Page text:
- 7th District
1) If Amendment 2, “Property Tax Modernization Amendment”, on the General Election ballot passes in November, would you support eliminating the inventory tax and exempting tangible machinery and equipment directly used in business activity from personal property taxes? If so, how should the State assist counties and municipalities with the lost revenue that would come from the Legislature changing the tax code? If you do not support amending these taxes, please explain why.
First and foremost, I support passage of the amendment to allow the Legislature to consider eliminating the personal property tax. Second, as a future key member of the State Senate, I will work with the Governor, State Senate leadership, and key community stakeholders to eliminate the personal property tax in a manner that is beneficial to the long term growth of business in West Virginia, our counties and our municipalities. I will not be a blank check to eliminate the personal property tax without a proven long-term plan that works.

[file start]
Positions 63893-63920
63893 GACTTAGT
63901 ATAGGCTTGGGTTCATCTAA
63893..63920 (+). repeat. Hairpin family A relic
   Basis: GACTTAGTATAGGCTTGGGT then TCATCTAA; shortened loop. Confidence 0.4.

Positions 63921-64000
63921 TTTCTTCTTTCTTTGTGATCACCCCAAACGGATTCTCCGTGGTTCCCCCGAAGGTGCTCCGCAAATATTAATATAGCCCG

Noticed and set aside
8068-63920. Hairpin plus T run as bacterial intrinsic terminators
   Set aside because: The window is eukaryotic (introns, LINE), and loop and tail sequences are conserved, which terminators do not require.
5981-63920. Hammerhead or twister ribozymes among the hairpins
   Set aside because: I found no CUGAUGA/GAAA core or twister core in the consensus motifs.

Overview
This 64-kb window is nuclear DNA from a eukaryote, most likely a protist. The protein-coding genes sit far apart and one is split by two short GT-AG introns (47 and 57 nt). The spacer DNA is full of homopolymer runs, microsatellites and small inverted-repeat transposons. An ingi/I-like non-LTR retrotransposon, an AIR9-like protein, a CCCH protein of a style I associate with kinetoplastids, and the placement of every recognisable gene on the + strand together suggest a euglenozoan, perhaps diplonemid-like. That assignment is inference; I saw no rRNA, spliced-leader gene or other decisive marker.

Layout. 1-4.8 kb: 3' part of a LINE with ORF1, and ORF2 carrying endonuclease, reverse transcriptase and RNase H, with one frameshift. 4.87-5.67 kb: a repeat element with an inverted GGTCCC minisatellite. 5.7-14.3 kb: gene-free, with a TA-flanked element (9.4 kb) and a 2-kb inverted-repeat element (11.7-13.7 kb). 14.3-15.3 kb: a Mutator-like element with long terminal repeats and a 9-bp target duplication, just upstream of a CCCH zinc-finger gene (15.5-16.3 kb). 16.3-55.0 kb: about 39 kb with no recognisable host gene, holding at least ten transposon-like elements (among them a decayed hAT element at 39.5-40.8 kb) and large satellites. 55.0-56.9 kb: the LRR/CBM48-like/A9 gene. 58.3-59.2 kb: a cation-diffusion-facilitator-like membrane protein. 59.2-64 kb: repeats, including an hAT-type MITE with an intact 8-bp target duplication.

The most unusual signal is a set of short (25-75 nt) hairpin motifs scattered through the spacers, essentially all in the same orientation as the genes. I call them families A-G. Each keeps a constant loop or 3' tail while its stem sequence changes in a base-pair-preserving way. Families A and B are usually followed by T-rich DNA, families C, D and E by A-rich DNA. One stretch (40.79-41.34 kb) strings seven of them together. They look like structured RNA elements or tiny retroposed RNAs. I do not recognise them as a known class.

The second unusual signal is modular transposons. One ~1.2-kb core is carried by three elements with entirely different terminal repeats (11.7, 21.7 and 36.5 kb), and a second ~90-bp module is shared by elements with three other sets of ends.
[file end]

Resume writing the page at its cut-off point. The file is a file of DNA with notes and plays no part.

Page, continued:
2) What do you believe are the biggest issues hindering business and population growth in West Virginia, and what could the Legislature do to address these challenges?
Workforce; education; broadband connectivity; and tax/regulatory burden are the greatest challenges to business growth. Business growth will lead to population gains. We are in a crisis in West Virginia. We may have put some “lipstick” on but we have real substantive challenges. Our workforce participation rate is staggeringly low; educational attainment is poor; and the job skill levels of our people are not good. Incremental change is the enemy. We need to swing for the fences.
3) What should the State be doing to provide more support and assistance to its Capitol City Area?
It is not the sole burden of the State to “build” the Capitol City Area. Rather, we must have a shared burden with local government, local leaders, business and industry. As a State Senator, I plan to commence periodic meetings with community leaders and stakeholders throughout the greater Kanawha Valley. Our partnerships and commitment to shared success are the keys to a more prosperous region. We are too small to win individually. We need to work together and think differently. We need to expect more. Our goal must be to build a “greater opportunity for upward mobility.”